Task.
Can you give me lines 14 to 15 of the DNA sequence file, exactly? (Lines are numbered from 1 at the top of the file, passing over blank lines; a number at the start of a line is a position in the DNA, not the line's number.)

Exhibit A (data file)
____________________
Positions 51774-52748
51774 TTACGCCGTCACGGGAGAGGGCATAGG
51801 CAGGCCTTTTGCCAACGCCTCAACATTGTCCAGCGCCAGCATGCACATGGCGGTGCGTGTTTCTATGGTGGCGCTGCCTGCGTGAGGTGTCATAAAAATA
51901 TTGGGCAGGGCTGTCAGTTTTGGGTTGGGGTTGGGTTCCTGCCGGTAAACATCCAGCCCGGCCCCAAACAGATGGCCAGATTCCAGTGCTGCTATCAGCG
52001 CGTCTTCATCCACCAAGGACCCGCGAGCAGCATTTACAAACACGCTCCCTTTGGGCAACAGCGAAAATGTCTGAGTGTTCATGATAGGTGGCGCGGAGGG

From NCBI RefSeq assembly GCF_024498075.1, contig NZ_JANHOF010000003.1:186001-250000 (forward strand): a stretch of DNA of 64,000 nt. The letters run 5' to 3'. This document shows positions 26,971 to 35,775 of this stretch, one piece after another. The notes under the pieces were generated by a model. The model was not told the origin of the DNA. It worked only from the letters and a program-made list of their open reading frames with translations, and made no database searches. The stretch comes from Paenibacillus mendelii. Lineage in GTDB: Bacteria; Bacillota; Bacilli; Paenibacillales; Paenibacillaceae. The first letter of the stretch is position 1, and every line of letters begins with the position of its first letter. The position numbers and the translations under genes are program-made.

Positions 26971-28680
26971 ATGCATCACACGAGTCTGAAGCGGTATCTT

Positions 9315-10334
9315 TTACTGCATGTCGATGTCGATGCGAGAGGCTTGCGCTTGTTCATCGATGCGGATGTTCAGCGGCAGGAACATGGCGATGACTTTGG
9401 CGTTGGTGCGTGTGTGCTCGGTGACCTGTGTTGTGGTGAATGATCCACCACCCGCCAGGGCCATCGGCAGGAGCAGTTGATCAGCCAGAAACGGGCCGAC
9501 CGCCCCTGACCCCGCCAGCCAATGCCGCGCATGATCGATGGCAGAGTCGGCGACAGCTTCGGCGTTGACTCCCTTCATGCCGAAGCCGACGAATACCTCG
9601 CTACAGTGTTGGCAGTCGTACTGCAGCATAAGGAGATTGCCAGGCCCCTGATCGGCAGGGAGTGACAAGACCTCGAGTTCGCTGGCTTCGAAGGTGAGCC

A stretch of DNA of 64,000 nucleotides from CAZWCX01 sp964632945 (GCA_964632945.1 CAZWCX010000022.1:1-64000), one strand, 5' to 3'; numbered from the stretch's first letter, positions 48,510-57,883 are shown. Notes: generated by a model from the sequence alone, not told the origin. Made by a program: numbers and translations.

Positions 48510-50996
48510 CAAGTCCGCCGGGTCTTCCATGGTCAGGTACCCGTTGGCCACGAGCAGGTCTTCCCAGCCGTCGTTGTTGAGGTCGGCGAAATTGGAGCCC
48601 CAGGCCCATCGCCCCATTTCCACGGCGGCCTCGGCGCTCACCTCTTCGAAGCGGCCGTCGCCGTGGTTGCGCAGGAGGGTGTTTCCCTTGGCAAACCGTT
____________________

A stretch of DNA of 64,000 nucleotides from CAZWCX01 sp964632945 (GCA_964632945.1 CAZWCX010000022.1:1-64000), one strand, 5' to 3'; numbered from the stretch's first letter, positions 48,510-57,883 are shown. Notes: generated by a model from the sequence alone, not told the origin. Made by a program: numbers and translations.

Positions 48510-50996